Dr. Stephen Walt of Harvard University wrote today on his blog at Foreign Policy magazine about how employing ‘realism’ theory instead of ‘idealism’ theory in foreign affairs would have resulted in ten improved outcomes in American foreign policy over the past decade. Among the improvements: no 2001 or 2003 interventionist wars in the Middle East, no Israeli settlements on the West Bank, no eastward expansion of NATO, all of Europe and Asia would begin to finance their own self-defense, and, oh yes, China would not expand its military capabilities as it grew increasingly wealthy (sigh). In Dr. Walt’s world-view, all good things in foreign policy emanate from employing realism, and all bad things result from idealism.
Less than a century from now–sooner than a decade, if we are lucky–the entire current debate between idealism and realism in foreign affairs will be regarded as being as scientific as the practice of blood-letting to cure a cold. The two theories jaw at each other about how correct their approach is and how wrong the other’s is, and nothing, certainly nothing scientific or objective, is resolved.
Idealism in foreign affairs is the view that employing institutions is the best method to resolve issues in the relations between nation-states. Realism counters, it is the self-interest of the nation-states that accurately describes actual nation-state behavior, and is therefore the best method to resolve issues. They are both as much wrong as they are correct.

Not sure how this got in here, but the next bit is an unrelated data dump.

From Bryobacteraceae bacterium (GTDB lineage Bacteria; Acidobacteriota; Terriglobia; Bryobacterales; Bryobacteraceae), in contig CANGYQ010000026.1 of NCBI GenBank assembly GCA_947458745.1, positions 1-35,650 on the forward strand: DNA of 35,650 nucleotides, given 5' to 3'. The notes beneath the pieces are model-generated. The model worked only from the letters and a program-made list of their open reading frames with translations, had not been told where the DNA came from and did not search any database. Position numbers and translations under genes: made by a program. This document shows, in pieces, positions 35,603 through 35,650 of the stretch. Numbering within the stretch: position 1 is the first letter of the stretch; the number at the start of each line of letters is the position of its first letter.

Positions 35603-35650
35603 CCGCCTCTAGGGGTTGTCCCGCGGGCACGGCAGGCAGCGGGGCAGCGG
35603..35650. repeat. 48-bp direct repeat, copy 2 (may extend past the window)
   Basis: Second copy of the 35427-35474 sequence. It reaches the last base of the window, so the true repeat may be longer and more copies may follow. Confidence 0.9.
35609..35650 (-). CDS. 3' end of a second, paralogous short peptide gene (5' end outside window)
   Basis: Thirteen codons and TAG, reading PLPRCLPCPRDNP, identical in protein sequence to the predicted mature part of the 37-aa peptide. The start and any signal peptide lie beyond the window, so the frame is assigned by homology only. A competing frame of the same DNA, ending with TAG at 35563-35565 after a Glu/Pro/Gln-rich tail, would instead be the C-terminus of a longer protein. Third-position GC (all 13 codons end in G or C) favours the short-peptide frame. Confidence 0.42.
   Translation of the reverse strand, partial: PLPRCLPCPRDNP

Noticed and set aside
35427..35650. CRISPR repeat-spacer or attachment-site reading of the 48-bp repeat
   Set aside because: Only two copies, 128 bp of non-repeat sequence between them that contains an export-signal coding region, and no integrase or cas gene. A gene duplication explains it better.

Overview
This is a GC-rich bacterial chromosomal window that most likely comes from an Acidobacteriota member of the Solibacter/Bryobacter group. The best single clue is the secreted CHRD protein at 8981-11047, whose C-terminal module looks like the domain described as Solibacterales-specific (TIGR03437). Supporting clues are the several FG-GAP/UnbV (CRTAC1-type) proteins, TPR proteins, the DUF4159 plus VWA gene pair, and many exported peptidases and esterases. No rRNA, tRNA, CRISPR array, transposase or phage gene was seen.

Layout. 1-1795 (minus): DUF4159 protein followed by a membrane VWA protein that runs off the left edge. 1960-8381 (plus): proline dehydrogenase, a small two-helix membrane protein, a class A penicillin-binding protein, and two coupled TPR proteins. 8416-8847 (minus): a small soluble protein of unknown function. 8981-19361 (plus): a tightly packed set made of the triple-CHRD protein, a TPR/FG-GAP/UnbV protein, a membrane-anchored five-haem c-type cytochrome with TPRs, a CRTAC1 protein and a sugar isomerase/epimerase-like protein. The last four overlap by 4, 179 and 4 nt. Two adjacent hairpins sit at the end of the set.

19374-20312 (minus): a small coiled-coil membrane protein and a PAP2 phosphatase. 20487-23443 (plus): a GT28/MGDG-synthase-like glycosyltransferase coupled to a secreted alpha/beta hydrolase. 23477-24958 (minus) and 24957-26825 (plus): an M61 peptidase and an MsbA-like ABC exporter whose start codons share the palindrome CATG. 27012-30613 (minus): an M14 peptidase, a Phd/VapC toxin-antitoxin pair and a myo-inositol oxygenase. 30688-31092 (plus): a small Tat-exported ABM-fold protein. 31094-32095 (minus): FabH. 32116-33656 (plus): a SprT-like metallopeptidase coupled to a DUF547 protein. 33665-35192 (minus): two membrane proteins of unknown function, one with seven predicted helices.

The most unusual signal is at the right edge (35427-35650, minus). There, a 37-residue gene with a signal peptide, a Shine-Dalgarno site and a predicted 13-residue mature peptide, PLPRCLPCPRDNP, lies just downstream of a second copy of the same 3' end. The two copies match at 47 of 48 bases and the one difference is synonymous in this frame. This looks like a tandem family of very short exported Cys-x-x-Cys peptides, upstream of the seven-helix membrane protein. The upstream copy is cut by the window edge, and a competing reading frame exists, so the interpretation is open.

Idealism and realism are actually competing theories in International Relations based upon contrasting psychologies. Each proponent of each theory is, unintentionally, making an argument based upon their own psychology. If the interlocutor personally has a more pessimistic psychology, they argue for realism. If they have a more optimistic personal psychology, they argue for idealism. Just as there is a psychological divide between a political Left and Right, there is a psychological divide between realism and idealism. Which means, every nation is never going to have an objective, rational foreign policy so long as only one psychology dominates the internal debate on how to conduct relations between states.
A more rational approach to foreign affairs would be to admit to fallibility (this is an important first step because, as Talleyrand noted long ago, nothing is worse in foreign policy than to make a mistake), work constantly to try to identify unintended consequences of any policy option, and then include both competing views in crafting foreign relations. Dr. Walt’s realism is just as arrogant about its own infallibility as is the idealism he criticizes; our Republic is not well served by the hubris in either theory.
Perhaps it would help our foreign policy if we required any appointment of Ambassador have an education that includes as much political psychology as International Relations.